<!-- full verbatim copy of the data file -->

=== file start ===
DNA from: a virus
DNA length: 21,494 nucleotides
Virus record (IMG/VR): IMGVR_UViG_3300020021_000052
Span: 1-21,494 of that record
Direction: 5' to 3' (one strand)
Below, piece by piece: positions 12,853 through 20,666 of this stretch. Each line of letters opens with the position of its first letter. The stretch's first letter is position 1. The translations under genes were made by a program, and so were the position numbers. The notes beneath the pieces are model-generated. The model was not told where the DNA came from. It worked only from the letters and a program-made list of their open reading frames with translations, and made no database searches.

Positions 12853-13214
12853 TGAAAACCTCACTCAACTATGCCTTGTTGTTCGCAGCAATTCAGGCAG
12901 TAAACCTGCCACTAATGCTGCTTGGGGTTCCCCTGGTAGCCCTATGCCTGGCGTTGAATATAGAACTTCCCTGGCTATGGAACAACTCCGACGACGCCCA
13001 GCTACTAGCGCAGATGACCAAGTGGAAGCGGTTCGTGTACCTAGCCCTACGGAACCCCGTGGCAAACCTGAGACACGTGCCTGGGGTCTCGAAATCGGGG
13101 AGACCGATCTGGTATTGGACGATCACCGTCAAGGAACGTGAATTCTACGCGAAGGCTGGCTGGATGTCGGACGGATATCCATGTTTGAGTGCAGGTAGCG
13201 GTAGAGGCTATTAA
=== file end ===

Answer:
DNA from: a virus
DNA length: 21,494 nucleotides
Virus record (IMG/VR): IMGVR_UViG_3300020021_000052
Span: 1-21,494 of that record
Direction: 5' to 3' (one strand)
Below, piece by piece: positions 12,853 through 20,666 of this stretch. Each line of letters opens with the position of its first letter. The stretch's first letter is position 1. The translations under genes were made by a program, and so were the position numbers. The notes beneath the pieces are model-generated. The model was not told where the DNA came from. It worked only from the letters and a program-made list of their open reading frames with translations, and made no database searches.

Positions 12853-13214
12853 TGAAAACCTCACTCAACTATGCCTTGTTGTTCGCAGCAATTCAGGCAG
12901 TAAACCTGCCACTAATGCTGCTTGGGGTTCCCCTGGTAGCCCTATGCCTGGCGTTGAATATAGAACTTCCCTGGCTATGGAACAACTCCGACGACGCCCA
13001 GCTACTAGCGCAGATGACCAAGTGGAAGCGGTTCGTGTACCTAGCCCTACGGAACCCCGTGGCAAACCTGAGACACGTGCCTGGGGTCTCGAAATCGGGG
13101 AGACCGATCTGGTATTGGACGATCACCGTCAAGGAACGTGAATTCTACGCGAAGGCTGGCTGGATGTCGGACGGATATCCATGTTTGAGTGCAGGTAGCG
13201 GTAGAGGCTATTAA